Front-line workers fighting the fourth wave of COVID-19 in Saskatchewan received a helping hand from the Canadian military last week.
Operation Laser Saskatchewan is in the province to relieve some of the strain on the overflowing intensive care units.
Once they touched down, they hit the ground running. After a day of training with local front-line staff, the military nurses and medical technicians were in the ICUs the following day.
Major Linda Jackson, Canadian Armed Forces (CAF) Senior Nursing Officer, says, “The team’s reception has been well received from the Saskatchewan Health Authority (SHA) and from Regina General Hospital (RGH). From leadership down to kitchen staff, to the cleaning staff and to the clinicians, it has been overwhelmingly positive and appreciative.”
The overflow of patients in Saskatchewan ICUs has taken its toll on resources and on the local medical staff. The team flown in to assist from Ottawa is impressed with how the SHA has reallocated resources and have been happy to assist staff at the RGH by giving them a bit of a break and alleviating patient loads.
Captain Doug Murphy, CAF Senior Nursing Officer, says, “I feel very privileged to be here and accepted for this task and being able to go into the hospital, do the work that we’re trained to do and be able to provide the best possible patient care for these sick patients and hopefully have a better outcome for them.”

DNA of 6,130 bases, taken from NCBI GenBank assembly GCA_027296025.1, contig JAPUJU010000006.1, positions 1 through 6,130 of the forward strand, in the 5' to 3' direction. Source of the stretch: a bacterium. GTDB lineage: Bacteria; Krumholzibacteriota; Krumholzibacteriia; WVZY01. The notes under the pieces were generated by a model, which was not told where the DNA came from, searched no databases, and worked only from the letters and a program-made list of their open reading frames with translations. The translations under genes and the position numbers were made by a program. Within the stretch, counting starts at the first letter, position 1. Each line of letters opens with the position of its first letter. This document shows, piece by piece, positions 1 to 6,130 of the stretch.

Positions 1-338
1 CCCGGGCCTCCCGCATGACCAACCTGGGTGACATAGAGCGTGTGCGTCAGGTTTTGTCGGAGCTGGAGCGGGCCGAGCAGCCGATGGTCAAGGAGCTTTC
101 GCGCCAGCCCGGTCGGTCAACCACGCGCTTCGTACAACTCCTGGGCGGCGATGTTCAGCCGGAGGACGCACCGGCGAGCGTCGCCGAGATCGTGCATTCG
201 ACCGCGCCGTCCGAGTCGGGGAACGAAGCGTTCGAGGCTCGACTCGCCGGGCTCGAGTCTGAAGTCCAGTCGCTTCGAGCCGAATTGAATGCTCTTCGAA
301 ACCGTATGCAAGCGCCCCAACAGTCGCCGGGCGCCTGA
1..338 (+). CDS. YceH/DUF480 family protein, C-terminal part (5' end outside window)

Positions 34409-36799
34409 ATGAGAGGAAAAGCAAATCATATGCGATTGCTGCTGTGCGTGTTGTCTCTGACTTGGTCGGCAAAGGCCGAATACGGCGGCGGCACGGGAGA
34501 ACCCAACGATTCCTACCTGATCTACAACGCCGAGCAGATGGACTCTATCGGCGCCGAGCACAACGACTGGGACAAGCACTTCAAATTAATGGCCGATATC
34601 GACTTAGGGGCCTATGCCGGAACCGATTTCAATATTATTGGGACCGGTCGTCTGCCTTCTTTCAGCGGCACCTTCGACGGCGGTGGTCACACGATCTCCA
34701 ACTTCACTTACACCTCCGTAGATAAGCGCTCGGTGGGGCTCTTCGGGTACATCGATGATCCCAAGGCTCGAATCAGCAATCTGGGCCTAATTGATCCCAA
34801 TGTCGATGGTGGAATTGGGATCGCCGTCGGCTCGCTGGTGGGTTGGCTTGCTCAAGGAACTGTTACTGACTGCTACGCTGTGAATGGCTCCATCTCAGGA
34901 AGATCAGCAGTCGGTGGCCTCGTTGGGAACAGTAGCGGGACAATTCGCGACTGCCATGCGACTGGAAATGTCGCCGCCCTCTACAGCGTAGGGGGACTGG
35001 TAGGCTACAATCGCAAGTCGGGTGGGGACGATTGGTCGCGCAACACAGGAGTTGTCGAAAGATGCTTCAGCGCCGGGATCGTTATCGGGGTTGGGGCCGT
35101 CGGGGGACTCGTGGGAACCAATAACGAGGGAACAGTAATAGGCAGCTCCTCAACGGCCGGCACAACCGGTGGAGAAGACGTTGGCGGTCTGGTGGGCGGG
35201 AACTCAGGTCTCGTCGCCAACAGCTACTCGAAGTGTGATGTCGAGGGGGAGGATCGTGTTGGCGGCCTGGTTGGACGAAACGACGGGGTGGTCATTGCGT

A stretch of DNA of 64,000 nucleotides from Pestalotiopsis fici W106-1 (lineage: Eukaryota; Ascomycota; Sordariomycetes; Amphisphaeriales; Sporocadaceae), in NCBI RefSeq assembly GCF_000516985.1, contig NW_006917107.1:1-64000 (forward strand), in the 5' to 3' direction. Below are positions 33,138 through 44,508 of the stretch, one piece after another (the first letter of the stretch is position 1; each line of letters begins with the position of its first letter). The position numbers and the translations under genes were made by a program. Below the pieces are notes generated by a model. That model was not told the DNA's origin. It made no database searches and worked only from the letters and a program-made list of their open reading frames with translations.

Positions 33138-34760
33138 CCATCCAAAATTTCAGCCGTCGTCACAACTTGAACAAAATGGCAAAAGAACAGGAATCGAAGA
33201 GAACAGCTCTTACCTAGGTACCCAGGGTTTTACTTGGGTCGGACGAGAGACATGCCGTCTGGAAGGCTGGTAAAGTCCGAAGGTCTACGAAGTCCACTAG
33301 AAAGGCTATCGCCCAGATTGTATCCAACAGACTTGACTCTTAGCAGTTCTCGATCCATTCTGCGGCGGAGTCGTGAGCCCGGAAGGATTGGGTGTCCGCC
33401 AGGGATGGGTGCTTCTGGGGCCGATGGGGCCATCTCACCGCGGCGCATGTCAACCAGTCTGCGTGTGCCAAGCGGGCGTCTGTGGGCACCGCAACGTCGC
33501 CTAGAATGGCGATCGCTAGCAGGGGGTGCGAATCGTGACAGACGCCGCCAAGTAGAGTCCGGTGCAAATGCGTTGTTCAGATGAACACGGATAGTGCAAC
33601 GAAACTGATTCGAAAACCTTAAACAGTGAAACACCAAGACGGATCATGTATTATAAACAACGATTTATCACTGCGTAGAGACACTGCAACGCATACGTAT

The team is made up of 15 members: six critical care nurses working in the ICUs (4 helping with the overflow in the medical care unit, 2 in the cardiac care unit), four general duty nursing officers teamed up with four medical technicians to support the medial care units, and one senior nursing officer.
Despite the challenges, Major Jackson says, “The morale is high, we really are very proud be selected and come to Saskatchewan to support our fellow health-care professionals in a time where there has been increased pressure, and very proud to serve Canadians in need.”
On the medical floor, the team is dressed in scrubs, and doesn’t stand out as they do when in uniform. When they interact with patients and they learn about the team’s mission, they have been grateful for the help they bring to the province.
“It’s very rewarding that we’re giving back to these patients,” Captain Murphy adds. “The patients are happy with what we’re providing for them. It makes you feel good at the end of the day.”
This is also the first time the members of the task force have worked together, and they are very proud at how they have quickly adapted to their roles and managed it all seamlessly.